Unilever’s senior vice-president of marketing Marc Mathieu (see Q&A, below), who left Coca-Cola last March, says that data and insight are essential to help frame the creative opportunity that will eventually become any marketing solution.
The relentless routine of quarterly financial reports to the stock market and the culture of short-term success that goes with it mean the idea of embracing failure is a non-starter…
He talks about building entire marketing platforms on human stories that everybody across the company understands. He says: “You use consumer insight and knowledge of your brand to form a point of view that is creative and ‘spiky’ – that’s what makes you stand out.”
Mathieu points to the work Unilever has done on the Persil detergent brand as an example. “We all talk about differentiation, but if everybody uses the same data then there is no differentiation. Differentiation occurs when somebody decides to try and be creative and say something different.”
For Unilever, something different was not to talk about product benefits in its Persil marketing but relate the washing powder to a creative insight about why people bought it. “What we added to the data for the Persil platform was a human point of view. We said that ‘dirt is good’,” says Mathieu.
The Dirt is Good’ brand positioning reverses all previous washing powder marketing norms, claims Mathieu. In the world of detergents, clean is ‘good’ and dirt is ‘bad’. But he argues that reversing this position to focus on how Persil can help parents deal with the positive, natural consequences of child play – getting dirty – has not only helped the brand stand out but it has required it to look at consumer behaviour in an entirely new way.
“Such an idea requires creativity, not just in the marketing department but across the whole business. It requires a certain humanity to see past what was a conventional and embedded wisdom,” he says.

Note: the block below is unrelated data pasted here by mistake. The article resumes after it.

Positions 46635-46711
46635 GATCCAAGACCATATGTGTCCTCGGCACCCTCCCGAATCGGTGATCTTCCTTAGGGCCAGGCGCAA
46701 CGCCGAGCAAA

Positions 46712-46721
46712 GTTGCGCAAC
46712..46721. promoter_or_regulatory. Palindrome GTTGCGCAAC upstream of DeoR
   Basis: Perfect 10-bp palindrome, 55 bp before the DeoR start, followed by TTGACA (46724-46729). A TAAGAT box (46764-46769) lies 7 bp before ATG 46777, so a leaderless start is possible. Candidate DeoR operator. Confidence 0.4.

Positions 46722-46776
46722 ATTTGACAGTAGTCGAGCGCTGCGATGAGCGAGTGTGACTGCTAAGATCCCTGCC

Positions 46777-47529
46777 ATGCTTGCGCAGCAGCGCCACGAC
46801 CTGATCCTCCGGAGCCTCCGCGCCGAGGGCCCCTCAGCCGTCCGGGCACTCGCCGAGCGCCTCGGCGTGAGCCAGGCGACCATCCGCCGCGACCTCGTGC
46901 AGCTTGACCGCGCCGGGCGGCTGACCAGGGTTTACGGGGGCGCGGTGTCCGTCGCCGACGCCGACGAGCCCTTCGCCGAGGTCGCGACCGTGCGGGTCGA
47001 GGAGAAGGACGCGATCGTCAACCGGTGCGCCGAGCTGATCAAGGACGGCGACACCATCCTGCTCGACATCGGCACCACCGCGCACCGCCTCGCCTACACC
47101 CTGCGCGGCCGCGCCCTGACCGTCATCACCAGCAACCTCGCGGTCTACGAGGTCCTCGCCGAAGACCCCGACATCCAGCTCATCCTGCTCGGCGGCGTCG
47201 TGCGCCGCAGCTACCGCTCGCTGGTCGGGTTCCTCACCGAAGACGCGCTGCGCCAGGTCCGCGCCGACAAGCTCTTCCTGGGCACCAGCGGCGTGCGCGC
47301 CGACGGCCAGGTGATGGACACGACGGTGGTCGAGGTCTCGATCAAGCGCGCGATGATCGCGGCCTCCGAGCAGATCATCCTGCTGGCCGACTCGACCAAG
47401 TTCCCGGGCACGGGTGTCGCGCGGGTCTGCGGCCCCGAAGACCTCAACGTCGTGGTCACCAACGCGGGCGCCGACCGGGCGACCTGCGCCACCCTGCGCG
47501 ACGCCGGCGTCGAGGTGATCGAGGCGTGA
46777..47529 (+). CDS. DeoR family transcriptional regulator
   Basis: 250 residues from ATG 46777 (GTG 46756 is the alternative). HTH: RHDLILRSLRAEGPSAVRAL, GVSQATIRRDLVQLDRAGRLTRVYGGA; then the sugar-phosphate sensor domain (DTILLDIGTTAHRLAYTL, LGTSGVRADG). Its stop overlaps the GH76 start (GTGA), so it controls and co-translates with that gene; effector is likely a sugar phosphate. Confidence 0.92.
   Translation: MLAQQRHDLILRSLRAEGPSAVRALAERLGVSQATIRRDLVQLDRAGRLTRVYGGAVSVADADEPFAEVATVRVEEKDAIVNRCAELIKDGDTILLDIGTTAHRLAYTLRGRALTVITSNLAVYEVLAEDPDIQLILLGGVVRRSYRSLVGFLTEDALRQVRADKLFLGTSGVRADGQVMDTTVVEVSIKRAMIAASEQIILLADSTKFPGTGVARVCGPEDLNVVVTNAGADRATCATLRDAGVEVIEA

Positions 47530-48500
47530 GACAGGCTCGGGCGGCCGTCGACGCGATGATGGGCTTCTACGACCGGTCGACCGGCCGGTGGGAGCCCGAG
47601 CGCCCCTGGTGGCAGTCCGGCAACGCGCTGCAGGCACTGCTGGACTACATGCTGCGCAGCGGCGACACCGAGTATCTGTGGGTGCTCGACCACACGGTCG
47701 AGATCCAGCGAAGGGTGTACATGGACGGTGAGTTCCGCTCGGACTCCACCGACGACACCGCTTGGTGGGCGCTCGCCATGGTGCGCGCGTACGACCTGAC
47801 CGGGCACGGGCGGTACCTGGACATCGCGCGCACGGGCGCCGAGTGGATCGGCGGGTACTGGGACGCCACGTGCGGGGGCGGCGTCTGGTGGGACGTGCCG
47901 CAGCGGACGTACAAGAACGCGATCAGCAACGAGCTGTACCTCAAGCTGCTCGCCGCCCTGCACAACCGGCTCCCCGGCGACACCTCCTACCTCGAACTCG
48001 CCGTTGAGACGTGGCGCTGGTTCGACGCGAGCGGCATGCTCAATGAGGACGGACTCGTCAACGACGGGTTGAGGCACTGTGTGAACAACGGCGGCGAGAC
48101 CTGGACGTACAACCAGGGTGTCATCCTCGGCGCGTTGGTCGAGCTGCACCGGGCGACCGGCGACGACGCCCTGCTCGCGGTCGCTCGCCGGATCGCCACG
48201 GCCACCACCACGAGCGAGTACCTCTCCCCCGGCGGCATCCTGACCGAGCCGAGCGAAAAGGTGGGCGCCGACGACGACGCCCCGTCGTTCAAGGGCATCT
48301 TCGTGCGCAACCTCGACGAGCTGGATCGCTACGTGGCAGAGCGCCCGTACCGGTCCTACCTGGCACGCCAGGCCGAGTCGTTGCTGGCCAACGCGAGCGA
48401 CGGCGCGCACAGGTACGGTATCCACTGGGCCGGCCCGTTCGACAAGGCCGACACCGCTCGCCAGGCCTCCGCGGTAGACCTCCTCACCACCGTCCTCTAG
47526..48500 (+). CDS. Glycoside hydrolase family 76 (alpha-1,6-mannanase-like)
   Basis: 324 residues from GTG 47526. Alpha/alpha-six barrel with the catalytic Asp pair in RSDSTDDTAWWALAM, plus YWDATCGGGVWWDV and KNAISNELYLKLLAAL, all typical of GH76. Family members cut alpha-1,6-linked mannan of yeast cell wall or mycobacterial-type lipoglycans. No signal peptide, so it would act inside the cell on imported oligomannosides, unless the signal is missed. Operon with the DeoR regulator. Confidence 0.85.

“Is it more important that my clothes are clean or is it more important that my child plays, grows and is happy? You need this humanity in the way you look at the data to get this kind of reversal.”
Ogilvy’s Sutherland says the creative use of human insight doesn’t get the attention it deserves in many businesses because of a lack of senior or board level roles that are responsible for exploring new ways that creativity can flourish and grow the company. He claims: “No business should be complete without someone at board level with some sort of background in human understanding.”
He notes: “Creative people automatically assume that when you have an idea, you have to present it for assessment and evaluation by rational people. Those people look at your idea and demand proof, cost-benefit analyses and all manner of justification before you’re allowed to go ahead and try it out.
“However, the same principle does not apply in reverse. When rational people come up with a logical argument for a course of action, they do not take it as a given that they must show it to creative people to see if they can improve on it.”
What such ‘rational’ people miss, argues Sutherland, is that enormously successful businesses like McDonald’s, Starbucks, Google and Groupon have all derived from what is often a single human or behavioural insight that may not have initially made for a brilliant business case.
Sutherland and Unilever’s Mathieu propose there should be a creative resource within businesses – a chief ideas officer with board-level accountability to draw competitive advantage from skills that many boards of directors don’t possess in abundance. They argue that for as long as financially trained people operate all the levers of business and define what is value and value creation, opportunities will be missed.
“This doesn’t have to be an agency person, there are clients that could benefit from having a chief creative officer,” says Sutherland. “If you read annual reports, customer understanding and human insight come as a premium.”
To get anywhere near achieving a culture of creativity, you need people who are more excited by what is possible than they are scared of looking foolish if they are wrong